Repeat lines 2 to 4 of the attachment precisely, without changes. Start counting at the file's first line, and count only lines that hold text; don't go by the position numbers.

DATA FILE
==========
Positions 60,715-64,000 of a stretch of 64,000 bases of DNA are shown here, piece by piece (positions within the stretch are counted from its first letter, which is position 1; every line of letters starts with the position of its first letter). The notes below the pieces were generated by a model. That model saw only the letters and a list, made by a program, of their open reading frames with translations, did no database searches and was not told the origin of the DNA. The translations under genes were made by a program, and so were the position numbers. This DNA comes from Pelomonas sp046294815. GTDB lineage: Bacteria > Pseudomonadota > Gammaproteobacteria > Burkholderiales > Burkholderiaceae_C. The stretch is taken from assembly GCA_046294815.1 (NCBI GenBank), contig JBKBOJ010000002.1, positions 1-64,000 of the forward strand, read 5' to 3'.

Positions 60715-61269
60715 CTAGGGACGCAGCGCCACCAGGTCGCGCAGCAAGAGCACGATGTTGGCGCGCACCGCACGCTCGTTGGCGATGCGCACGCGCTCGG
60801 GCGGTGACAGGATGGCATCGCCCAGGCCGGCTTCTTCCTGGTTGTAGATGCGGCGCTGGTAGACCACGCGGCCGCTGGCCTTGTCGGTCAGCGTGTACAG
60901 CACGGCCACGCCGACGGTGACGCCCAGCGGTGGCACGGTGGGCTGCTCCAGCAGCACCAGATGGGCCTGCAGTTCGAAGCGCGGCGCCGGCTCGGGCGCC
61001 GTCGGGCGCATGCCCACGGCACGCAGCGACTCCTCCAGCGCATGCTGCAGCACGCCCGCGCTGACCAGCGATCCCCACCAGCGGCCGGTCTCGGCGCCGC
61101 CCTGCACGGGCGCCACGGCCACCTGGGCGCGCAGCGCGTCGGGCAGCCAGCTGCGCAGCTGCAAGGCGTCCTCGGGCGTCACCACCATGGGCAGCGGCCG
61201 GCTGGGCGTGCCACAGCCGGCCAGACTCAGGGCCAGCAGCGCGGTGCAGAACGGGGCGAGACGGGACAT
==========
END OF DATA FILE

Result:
Positions 60715-61269
60715 CTAGGGACGCAGCGCCACCAGGTCGCGCAGCAAGAGCACGATGTTGGCGCGCACCGCACGCTCGTTGGCGATGCGCACGCGCTCGG
60801 GCGGTGACAGGATGGCATCGCCCAGGCCGGCTTCTTCCTGGTTGTAGATGCGGCGCTGGTAGACCACGCGGCCGCTGGCCTTGTCGGTCAGCGTGTACAG